As you age, your body becomes less efficient at producing anandamide and 2-AG. The proper functioning of your ECS also depends on your omega-3 status, so it’s important to make sure your levels aren’t low.
The feeling of euphoria you get after exercising hard is from an increased level of anandamide.
One important way you can nourish and support your ECS is to exercise regularly. Moderate exercise not only helps keep your ECS in shape, it dramatically increases your levels of anandamide and 2-AG.
Have you ever experienced that ‘feel good’ sensation that can occur after strenuous exercise? Some people call it a “runner’s high.”
Most believe that lifted mood comes from a release of endorphins. Researchers now know it’s also from an increase in anandamide. Anandamide targets your CB1 receptors as well as your opioid and endorphin receptors.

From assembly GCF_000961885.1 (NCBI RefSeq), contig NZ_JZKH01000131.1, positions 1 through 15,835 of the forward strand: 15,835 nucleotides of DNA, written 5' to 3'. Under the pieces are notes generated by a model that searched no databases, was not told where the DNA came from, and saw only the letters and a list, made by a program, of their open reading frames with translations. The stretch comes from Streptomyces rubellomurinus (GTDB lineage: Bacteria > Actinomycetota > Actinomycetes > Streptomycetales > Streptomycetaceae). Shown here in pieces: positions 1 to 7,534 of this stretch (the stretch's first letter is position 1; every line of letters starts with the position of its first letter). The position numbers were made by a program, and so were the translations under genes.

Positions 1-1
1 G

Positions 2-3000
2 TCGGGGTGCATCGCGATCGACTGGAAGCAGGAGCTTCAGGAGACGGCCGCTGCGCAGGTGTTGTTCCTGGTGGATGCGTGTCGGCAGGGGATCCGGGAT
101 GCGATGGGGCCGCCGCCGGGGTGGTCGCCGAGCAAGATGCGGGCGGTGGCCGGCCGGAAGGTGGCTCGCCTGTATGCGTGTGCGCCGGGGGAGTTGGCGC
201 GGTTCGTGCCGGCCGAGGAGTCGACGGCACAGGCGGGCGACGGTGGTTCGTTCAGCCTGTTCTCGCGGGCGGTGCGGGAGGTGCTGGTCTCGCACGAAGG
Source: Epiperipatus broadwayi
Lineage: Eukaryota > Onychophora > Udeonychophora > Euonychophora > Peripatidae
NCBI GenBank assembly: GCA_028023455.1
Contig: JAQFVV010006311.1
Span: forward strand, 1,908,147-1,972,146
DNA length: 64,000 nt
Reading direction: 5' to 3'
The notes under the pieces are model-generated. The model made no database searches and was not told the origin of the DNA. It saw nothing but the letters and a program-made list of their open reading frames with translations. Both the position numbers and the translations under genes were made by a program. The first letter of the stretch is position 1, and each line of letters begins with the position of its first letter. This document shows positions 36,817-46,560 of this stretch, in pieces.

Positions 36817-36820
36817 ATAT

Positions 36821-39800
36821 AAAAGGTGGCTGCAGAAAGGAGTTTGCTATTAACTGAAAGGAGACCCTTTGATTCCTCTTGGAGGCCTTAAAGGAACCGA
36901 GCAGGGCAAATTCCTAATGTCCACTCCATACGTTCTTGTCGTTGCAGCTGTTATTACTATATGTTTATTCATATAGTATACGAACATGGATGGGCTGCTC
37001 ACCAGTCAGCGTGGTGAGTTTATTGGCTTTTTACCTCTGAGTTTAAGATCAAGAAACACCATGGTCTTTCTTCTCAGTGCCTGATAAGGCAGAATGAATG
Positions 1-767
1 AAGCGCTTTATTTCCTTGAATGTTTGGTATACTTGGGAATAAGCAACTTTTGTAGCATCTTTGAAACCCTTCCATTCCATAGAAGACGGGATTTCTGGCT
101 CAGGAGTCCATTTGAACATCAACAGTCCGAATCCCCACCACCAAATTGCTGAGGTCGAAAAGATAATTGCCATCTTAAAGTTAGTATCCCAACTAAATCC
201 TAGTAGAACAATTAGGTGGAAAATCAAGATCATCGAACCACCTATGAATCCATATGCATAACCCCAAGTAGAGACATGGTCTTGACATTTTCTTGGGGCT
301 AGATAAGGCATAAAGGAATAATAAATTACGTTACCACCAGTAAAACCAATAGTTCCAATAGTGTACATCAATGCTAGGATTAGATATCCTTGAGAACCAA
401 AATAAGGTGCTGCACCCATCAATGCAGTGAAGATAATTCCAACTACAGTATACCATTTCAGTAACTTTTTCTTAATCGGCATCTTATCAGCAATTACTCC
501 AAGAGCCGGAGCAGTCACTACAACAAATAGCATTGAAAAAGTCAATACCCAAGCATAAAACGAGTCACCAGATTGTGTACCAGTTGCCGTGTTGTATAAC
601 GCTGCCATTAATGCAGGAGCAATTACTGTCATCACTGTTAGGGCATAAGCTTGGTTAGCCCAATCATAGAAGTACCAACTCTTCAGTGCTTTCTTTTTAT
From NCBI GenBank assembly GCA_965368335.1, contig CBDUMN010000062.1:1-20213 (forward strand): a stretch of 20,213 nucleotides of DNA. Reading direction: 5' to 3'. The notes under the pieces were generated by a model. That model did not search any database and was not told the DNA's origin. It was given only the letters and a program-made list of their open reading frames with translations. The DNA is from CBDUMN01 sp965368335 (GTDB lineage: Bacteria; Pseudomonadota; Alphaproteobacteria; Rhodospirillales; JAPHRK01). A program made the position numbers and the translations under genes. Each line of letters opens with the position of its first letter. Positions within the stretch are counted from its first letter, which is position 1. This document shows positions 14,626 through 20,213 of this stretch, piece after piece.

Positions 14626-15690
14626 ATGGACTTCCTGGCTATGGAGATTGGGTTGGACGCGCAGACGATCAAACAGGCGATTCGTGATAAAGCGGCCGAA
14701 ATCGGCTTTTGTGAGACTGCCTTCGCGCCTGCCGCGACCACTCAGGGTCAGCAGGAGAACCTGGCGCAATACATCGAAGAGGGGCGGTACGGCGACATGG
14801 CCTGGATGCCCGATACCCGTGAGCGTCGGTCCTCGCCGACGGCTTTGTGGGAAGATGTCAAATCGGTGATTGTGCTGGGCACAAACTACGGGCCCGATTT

The higher your anandamide levels, the better you feel.
Your other endocannabinoid, 2-AG, is another real workhorse in your body. Especially important for transmitting signals across your brain cells, levels of 2-AG run about 170 times higher than those of anandamide!
When 2-AG activates your CB1 and CB2 receptors, it influences many of the same functions as anandamide. In addition, 2-AG supports your immune health, brain health, and insulin sensitivity.
There’s no question that both anandamide and 2-AG are essential for your physical, cognitive and emotional health. So how else can you help correct low levels and keep your levels of endocannabinoids high?
Because of the similarity, phytocannabinoids from hemp may help support proper ECS functioning and the balance of systems in your body.
CBD is the most dominant phytocannabinoid in hemp and offers many potential, valuable benefits. However, there’s one major downside to CBD. CBD does not attach to your CB1 or CB2 receptors so it can't fully support your ECS directly. That’s one of the reasons full spectrum hemp is better than taking just pure CBD.
Legal issues aside, by taking isolated CBD, you may miss out on the other important phytocannabinoids in full spectrum hemp oil.
These other phytocannabinoids do attach to your cannabinoid receptors and may equal to or even more important than just CBD alone.